And yet the Israelis never bother to get acquainted with the other's culture, the other's world, the other's life, the other's point of view, the other's pains, the other's wishes and dreams, including and especially broken dreams.
There's no interface between Israelis and Palestinians, both ways.
Christians are as guilty as Israelis in pretending that the other is less than human, in dehumanizing and objectifying the other.
In a way, both parties instrumentalize each other. They use each other as tools to obtain political goals, military aims and most importantly, a sense of moral uprightness and superiority.
You can't do that if and when you empathize.
Empathy reduces aggression. Empathy prevents malevolence. Empathy is the antidote to narcissism. Narcissism is crucial in any conflict because narcissism helps you to pretend that this is a morality play in which you are good and fighting against evil, fighting to eradicate it and eliminate it, making the world a better place.
Even the Nazis claim that exterminating the Jews would make Europe a far better place. It's for the greater good, they said.
This argument, the most pernicious, despicable, abhorrent and abominable argument in human history, it's for the greater good, is a cover for the most heinous crimes against humanity and war crimes.
Something that is for the greater good is evil because it overlooks the individual, it overlooks the inner life of human beings.
Human beings are relational, they inhabit collectives, they share, of course, many things in common, common ethics, common culture, a society within which they function.
That is all true.
But every human being shares with other human beings much more than he or she shares with the collective.
Every Israeli has a lot more in common with every Palestinian than it would ever have with the state of Israel. And every Palestinian has a lot more in common with every Jew than it would ever have with Hamas.
Collectives are not and should never be definers of identity. Identity is human.
We are first and foremost human beings.
This should be our primary and possibly only allegiance and affiliation. We are members of the human tribe, the human species.
We get up in the morning, we are hungry, we are thirsty, we are terrified, we are happy, we are joyful, we are laughing, we are making love. We are raising children. We have dreams, they get broken, promises. We experience pain and loss and we outgrow them and develop and become.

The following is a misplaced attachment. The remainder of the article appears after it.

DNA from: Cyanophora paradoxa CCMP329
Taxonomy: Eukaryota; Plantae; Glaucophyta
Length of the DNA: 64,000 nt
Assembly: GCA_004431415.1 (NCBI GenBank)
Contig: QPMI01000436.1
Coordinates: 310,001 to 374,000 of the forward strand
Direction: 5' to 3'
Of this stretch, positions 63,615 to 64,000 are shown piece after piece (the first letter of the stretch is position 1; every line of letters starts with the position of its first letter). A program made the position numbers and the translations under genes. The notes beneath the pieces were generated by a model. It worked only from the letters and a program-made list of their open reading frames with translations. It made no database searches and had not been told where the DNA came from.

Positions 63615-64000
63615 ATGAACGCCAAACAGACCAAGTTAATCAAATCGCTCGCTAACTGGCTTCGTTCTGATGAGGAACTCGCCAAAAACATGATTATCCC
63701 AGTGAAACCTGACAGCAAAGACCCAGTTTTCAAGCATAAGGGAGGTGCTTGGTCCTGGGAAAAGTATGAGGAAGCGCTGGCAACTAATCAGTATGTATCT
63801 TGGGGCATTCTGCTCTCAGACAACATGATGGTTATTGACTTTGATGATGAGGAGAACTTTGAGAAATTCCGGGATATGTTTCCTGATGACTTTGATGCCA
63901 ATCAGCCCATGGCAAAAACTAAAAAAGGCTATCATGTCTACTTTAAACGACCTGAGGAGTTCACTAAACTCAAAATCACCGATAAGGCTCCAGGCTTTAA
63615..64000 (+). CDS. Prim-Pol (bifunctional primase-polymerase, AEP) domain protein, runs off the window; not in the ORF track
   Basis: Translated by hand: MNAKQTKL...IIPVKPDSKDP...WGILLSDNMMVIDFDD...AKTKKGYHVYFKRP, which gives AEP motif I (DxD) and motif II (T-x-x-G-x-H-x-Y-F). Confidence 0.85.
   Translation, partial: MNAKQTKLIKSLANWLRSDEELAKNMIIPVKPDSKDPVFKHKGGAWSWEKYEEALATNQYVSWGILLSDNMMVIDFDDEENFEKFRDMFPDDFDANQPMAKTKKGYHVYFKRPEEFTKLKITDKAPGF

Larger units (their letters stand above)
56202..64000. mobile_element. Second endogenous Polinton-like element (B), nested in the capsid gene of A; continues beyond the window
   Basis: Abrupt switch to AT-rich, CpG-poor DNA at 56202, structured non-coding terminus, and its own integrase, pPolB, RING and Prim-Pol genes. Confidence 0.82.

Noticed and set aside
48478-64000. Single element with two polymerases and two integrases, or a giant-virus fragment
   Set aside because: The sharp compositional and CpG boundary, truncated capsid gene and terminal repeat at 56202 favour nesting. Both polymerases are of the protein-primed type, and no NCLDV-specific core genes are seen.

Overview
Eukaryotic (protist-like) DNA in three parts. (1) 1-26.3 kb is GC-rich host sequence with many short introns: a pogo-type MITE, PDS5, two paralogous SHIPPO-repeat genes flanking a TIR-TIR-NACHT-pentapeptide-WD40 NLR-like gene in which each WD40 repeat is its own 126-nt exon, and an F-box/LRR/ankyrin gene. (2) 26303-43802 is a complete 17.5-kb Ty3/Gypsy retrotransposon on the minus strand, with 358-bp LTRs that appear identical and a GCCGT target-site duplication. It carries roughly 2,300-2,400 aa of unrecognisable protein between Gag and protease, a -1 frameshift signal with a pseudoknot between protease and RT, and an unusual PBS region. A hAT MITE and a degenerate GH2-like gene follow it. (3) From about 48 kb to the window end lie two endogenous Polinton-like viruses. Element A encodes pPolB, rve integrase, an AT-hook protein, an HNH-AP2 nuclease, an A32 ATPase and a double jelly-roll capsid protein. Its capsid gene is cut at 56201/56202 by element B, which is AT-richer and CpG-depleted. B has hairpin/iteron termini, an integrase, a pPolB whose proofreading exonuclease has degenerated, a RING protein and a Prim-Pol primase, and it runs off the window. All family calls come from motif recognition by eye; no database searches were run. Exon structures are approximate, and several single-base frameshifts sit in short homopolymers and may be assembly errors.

This is a universal experience of Palestinians and Jews and Sikhs and Russians and Ukrainians and Americans and Mexicans.
There around the world, who is bipedal, everywhere around the world, who is human, it's the same experiences, 98% of what it is to be us, humans.
The layers of statehood, nationality, citizenship, history, that's a veneer. It's a coat of paint.
It's not who we are, it's not our essence and quintessence.
We are above all human, and if we are given the possibility and the choice to empathize with other humans, the very concept of enemy is dead. Capability to live together, to collaborate, rests heavily and sometimes exclusively on the capacity to reimagine ourselves as the other, as our enemy.
And it is through this reimagining, through the inhabiting of the space of the other, the world and life of the other, the mind of the other, the hopes and dreams and narratives and stories of the other that we come together as humans.
And this is what's missing in conflicts such as the Palestinian-Israeli conflict.
The other is demonized, stripped of its humanity. The other is not human, it's devilish, it's evil, it's vermin, as the Nazis call the Jews.
And if the other is not human, then slaughtering the other is justified, shouldn't provoke any moral indignation, pangs of consciousness and conscious.
Killing the other should be as simple as eradicating insects in your kitchen.
This reduction of the other, of the enemy, into non-human form is at the core of the atrocities that people commit when they're engaged in conflict.
We must never let that happen.
Whether you're Palestinian or an Israeli, a Jew or a Muslim, you must never let that happen.
Remember the humanity of the other.
Try to be your enemy for one day, one hour, one minute.
Maybe it will stay your hand on the way to slaughtering a baby, bombing the family.
Maybe if you go through this exercise a sufficient number of times, the conflict will be over.